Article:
The Prophecies of the Local Beet – Using Recycled Freezer Materials
A Rare Moment of Clarity Within Our Basement Freezer
Two times in two days, I found articles showing the forward thinking of the Local Beet; showing that we were giving you the right advice way before, showing you again why you should be listening to us! On Wednesday, Civil Eats published a piece on root cellars, how they could “revolutionize” local food. Yes, they can. We’ve been talking of the value and use of root cellars for a long time on the Beet (as well as talking about the value of cold storage to all sorts of food system thinkers and politicians), and we have written much on cellaring. Gonna skip, however, any links to our guides to building root cellars and such for now because this is not root cellar season. You know we’ll be on this topic in a month or two. Freezing, now that’s something we’re always behind. Something for you to be doing now.
About the very first thing I wrote for the Local Beet was on the utility of getting an extra freezer. That post is pasted below. And just this week, the New York Times gets around to the wonders of a good chill. “While dedicated home cooks buzz over pickling, canning and curing projects, Mr. Meyer has joined a growing number of chefs who are quietly employing another time-tested method of preservation: the freezer.” Granted, the article notes that the biggest, bestest local locavore around, Rick Bayless, has been freezing away since 1996, the article makes freezing out to be the next big thing. Like we say, we’ve been there.
From the Local Beet 2008:
I wish I could say this was the essential eat local purchase, but it is, alas, an item not for everyone. I’m talking about a big ol’ spare freezer. If you could, if you have some room in your basement, your garage, maybe some extra un-used room, picking up an extra freezer can greatly enhance your ability to eat local. The freezer allows you to obtain local meat at affordable prices, and it allows you to pack away for the hungrier months. Do consider.
A full size, extra freezer does not require a huge outlay. Chest style freezers start at around $200 and fuller size freezers can be had for less than $400 (for reference, here’s Sears.com’s page of freezers). The Sears outlet in Melrose Park is an especially good place to get a cheap freezer (you can combine that with especially cheap cheeses at Caputo’s). The harder problem becomes finding room for your new purchase. If you live in an apartment or certain types of houses, especially houses with limited basements, you may not have room for the freezer. If you have room, do not let the initial outlay get to you.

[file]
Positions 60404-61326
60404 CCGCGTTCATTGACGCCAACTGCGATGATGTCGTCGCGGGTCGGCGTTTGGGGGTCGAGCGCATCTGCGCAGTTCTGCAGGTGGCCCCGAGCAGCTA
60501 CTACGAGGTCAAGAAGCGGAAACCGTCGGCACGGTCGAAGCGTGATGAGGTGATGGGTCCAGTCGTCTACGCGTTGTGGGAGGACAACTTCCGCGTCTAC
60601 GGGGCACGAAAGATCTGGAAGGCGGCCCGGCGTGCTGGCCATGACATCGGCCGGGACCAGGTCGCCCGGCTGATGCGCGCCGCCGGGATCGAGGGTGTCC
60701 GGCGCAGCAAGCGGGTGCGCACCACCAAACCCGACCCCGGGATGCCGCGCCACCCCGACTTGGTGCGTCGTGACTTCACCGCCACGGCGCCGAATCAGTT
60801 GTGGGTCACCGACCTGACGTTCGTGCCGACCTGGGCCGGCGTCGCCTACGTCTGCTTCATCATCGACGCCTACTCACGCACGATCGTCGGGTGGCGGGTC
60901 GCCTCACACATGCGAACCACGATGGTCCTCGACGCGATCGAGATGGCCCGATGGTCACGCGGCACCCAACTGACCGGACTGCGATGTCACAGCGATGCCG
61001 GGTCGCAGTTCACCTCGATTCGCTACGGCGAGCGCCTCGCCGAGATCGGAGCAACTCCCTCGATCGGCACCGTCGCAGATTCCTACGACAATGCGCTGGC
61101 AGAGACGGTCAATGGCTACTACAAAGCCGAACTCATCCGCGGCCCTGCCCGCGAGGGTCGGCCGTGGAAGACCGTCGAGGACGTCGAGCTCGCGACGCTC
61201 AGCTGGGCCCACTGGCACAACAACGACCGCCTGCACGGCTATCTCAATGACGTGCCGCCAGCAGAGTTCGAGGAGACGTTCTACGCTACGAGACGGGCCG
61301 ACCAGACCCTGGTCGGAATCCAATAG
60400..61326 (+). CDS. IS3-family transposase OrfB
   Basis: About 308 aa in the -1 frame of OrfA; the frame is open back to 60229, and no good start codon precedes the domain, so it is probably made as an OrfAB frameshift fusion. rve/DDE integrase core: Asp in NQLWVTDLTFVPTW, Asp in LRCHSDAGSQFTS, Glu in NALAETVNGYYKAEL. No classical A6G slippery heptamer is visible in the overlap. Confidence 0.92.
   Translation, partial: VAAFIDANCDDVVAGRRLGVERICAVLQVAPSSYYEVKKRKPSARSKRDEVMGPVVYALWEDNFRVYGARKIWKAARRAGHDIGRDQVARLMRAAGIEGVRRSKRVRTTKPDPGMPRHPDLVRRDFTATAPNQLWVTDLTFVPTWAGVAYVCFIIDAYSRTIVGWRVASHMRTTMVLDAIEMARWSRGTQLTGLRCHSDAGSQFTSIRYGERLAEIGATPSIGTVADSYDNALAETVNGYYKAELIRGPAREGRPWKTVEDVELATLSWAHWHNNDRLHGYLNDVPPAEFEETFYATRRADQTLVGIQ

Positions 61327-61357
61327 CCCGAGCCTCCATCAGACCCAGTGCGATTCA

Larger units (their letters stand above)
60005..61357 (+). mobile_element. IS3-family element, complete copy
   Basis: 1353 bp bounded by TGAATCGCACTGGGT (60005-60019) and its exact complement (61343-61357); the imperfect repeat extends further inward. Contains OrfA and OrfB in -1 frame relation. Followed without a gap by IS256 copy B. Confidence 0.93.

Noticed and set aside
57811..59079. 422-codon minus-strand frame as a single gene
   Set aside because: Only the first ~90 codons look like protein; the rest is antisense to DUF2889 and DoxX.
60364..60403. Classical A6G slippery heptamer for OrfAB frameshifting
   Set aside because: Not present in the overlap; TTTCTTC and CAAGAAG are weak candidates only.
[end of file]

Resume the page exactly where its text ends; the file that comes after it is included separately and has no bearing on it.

While there are winter markets in the Chicago area, it still takes preservation and storage to make your local diet last. There is no easier way to make due than to freeze. Like anything, there are a few tricks or methods, but on the scale, well it aint much. In the olden days, fruit was often frozen with syrup or otherwise with sugar. My family and I have found no need for this. Simply shove it in. Most fruit can even be frozen whole. Still, it helps to get fruit, anything, frozen as quickly and as dryly as possible. The way to do that is to spread fruit on trays, freeze, and then bag. Vegetables need a short blanch; i.e., a few minutes in boiling water and then plunge in ice water. I can give a long list of what to freeze and not to freeze, but my experience is that nearly everything freezes decent enough. The only things I avoid freezing are watery veg like lettuces (obviously), cucumbers, eggplants and the like. Grapes freeze neatly and make a near popsicle like treat. Peas and corn really should be frozen, even if you plan on eating them later in the week because otherwise the sugars turn rapidly to starch. You can make your eating local last a long while through your freezer.
The other strong reason to get a freezer is to enable you to purchase local meat by the side. If you asked me which of the two reasons mattered more to me, I would say that the vehicle for meat outweighs, slightly, the preservation aspect. I am a huge fan of locally raised meat. I want local meat for all the reasons I want local produce: quality farming, farmer’s I know, heirloom breeds, etc. It’s just that the price for local meat, at farmer’s markets or the few available outlets like Cassie’s Green Grocer is high, quite. The price of a side, not. Because we have the freezer space, my family and I have acquired a 1/2 cow, a 1/2 lamb, and a 1/2 hog. It’s a lot of hamburger, but also an ever-ready supply of local meat. I also have to say, vouch, that I have seen little quality drop-off in the meat, even meat that’s been in the freezer for over a year.
Eating local takes a bit of committment, time to get to markets, time to prepare food. Like any good hobby it has its tools and do-dads. One of ours is the freezer.